Taco Brandsen is Professor of Comparative Public Administration at Radboud University Nijmegen and will be the leader of the Dutch team. He received master degrees in Public Administration and in English Literature from Leiden University and a PhD in Public Administration from Twente University, for which he won the Van Poelje Award for the best dissertation on public administration in The Netherlands.

He is a board member of the European Group of Public Administration (EGPA), the International Research Society on Public Management (IRSPM), the EMES Research Network and the Dutch Association for Public Administration. In September 2015 he took over the editorship of Voluntas, the official journal of the International Society for Third-Sector Research (ISTR), together with TSI member Ruth Simsa.

His research has focused on public service delivery and the issues that come with it: how new governance structures are emerging; how innovative types of services are being developed; how citizens are involved through co-production and self-organisation.

Relevant Publications

  • Pestoff V. and T. Brandsen (2007) Co-production: The Third Sector and the Delivery of Public Services. London and New York: Routledge.

Public management research has in recent years paid increasing attention to the third sector, especially to its role in the provision of public services. This book aims to enhance the understanding of what happens when the third sector is drawn into public service provision. The authors also introduce the concepts of co-production, co-management and co-governance as a conceptual framework that enables us to better understand such developments.

  • Brandsen, T. P. Dekker and A. Evers (eds.) (2010) Civicness in the Governance and Delivery of Social Services. Baden-Baden: Nomos.

The market, the state and the third sector have all been heralded as the guardians of civilization. However, the voluntary sector can be a source of particularism; the market of exploitation; the state of oppression. This book, which brings together authors from across Europe, argues that such sector perspectives should be left aside and examines how civil behaviour can be identified and encouraged in any institutional setting. Crossing traditional spheres and disciplines, we explore the concept of ‘civicness’ to search for the source of our modern civil society.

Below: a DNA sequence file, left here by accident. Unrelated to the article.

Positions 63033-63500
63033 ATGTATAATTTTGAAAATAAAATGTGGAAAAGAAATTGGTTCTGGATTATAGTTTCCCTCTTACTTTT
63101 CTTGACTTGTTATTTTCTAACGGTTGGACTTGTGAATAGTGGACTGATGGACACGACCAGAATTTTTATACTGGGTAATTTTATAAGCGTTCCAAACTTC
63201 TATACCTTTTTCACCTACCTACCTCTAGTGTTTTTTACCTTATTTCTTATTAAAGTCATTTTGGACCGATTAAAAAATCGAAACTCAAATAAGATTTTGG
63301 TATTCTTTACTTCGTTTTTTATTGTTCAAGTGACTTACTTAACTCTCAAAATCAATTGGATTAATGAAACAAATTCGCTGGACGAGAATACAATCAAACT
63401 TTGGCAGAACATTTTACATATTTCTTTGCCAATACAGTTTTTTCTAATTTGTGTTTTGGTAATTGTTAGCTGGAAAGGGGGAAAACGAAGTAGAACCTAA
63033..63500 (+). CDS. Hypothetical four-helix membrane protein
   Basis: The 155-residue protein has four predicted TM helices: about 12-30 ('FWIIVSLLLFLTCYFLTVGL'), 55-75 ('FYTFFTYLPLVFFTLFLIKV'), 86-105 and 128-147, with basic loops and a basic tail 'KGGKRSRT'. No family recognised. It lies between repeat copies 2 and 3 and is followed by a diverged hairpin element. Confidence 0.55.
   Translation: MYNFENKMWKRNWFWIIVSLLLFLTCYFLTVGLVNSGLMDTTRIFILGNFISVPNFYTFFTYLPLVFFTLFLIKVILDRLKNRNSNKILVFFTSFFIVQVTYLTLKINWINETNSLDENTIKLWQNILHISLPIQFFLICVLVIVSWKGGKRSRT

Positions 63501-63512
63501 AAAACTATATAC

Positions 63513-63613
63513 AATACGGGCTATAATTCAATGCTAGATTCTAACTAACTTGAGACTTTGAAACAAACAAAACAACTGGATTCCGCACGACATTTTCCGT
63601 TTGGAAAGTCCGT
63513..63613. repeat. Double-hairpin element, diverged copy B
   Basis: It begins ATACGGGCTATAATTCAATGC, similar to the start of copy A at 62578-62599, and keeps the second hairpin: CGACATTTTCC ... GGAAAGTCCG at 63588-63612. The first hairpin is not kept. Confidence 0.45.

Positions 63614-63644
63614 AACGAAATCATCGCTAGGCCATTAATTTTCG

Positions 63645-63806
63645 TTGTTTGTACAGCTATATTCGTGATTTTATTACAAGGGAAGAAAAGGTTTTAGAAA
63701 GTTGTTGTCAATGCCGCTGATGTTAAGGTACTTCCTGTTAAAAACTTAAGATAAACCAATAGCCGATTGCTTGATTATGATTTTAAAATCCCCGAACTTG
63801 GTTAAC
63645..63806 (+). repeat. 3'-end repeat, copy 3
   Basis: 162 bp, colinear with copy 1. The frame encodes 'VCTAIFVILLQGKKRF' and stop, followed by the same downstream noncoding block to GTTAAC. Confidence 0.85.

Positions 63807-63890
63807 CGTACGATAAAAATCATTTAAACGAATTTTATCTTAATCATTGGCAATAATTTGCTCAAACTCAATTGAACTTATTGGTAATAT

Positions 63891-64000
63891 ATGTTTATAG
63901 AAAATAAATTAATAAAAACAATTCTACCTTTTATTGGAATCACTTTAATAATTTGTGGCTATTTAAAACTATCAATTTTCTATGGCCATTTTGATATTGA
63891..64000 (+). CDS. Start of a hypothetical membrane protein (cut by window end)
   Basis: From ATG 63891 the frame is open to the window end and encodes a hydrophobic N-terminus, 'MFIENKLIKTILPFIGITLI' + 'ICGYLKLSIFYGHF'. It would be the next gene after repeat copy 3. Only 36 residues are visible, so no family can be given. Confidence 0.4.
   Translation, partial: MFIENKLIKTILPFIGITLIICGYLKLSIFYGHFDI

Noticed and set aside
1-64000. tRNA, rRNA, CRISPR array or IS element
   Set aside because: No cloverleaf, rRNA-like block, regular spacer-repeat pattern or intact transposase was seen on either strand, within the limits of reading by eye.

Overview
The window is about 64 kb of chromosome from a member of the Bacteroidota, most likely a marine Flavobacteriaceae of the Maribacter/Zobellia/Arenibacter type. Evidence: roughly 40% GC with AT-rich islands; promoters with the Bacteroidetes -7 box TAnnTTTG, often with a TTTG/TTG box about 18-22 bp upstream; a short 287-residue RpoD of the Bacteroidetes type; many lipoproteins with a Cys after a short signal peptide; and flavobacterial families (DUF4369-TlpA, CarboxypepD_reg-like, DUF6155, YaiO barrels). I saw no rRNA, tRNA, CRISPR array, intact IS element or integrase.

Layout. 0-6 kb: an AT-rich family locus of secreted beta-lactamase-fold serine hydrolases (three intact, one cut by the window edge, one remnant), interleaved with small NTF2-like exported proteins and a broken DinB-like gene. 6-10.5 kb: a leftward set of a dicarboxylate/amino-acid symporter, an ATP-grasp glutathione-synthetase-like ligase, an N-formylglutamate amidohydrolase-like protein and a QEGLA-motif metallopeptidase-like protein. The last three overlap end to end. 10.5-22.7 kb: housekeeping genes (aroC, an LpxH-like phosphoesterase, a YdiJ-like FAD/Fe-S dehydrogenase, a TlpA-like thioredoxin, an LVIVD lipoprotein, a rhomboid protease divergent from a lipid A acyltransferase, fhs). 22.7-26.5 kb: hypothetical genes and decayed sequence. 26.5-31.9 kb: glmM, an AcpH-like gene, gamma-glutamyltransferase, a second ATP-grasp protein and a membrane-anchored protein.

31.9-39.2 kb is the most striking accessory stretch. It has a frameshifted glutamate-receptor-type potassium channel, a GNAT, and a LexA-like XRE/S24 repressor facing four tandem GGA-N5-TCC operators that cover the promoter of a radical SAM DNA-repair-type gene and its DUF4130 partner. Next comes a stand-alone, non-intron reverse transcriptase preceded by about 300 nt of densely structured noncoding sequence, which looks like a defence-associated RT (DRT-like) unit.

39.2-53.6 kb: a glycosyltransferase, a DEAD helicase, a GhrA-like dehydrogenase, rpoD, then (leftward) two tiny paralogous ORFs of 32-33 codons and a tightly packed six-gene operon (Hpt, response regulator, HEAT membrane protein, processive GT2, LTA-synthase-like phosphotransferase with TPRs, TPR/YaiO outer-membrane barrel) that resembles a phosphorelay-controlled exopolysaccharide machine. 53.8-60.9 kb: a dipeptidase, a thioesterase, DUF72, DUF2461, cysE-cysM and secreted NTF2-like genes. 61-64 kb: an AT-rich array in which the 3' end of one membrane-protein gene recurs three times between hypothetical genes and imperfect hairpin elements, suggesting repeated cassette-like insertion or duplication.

• Pestoff, V., T. Brandsen & B. Verschuere (2012) (eds.) New Public Governance, the Third Sector and Co-Production. Routledge.

Co-production refers to situations in which citizens and the third sector take an active role in the provision of public services. The book brings together empirical studies and theoretical reflections on this phenomenon, from both European and US scholars. It has a preface from Nobel Prize Laureate Elinor Ostrom.

  • Evers, A., B. Ewert and T. Brandsen (eds.) (2014) Social Innovations for social cohesion. Transnational patterns and approaches from 20 European cities. Liege: EMES European Research Network.

This book presents recurrent patterns of approaches and instruments in local welfare innovations in 20 cities across Europe. It is based on research carried out within the the framework of the WILCO project, investigating how local welfare systems affect social inequalities and how they favour social cohesion, with a special focus on the missing link between innovations at the local level and their successful transfer to and implementation in other settings.


Welfare Innovations at the local level in favour of cohesion, WILCO (2010-2014)
The WILCO project examined how social innovations develop in European cities as a response to pressing social problems and how these innovations interact with local welfare systems. It was funded by the European Commission under the 7th European Framework Programme and consisted of a consortium of ten countries and two research networks, headed by Radboud University Nijmegen.
Role: Coordinator

Learning in Public Sector Environments, LIPSE (2013-2016)
Funded by the EU’s FP7 framework, the LIPSE project identifies drivers and barriers to succesfull social innovation in the public sector. Through studying social innovation and co-creation practices and processes in 11 European countries and 7 policy sectors, LIPSE will create and disseminate essential knowledge about public innovation.
Role: Leader of the RUN team

Third Sector European Policy, TSEP (2001-2005)
TSEP was an international research project funded under the 5th Framework Programme, involving nine European countries and co-ordinated by the London School of Economics. It focused on the role of civil society actors in national and European Union policymaking, and how this affected the links between these levels. My own contribution included work on the National Action Plans for Social Inclusion and Employment, and Services of General Interest.
Role: Participant

Civil Society and New Forms of Govermance, CINEFOGO (2004-2009)
This Network of Excellence funded under the 6th Framework Programme and coordinated by Roskilde University) covered a variety of topics relating to civil society and the third sector.
Role: Leader of the European PhD Network workpackage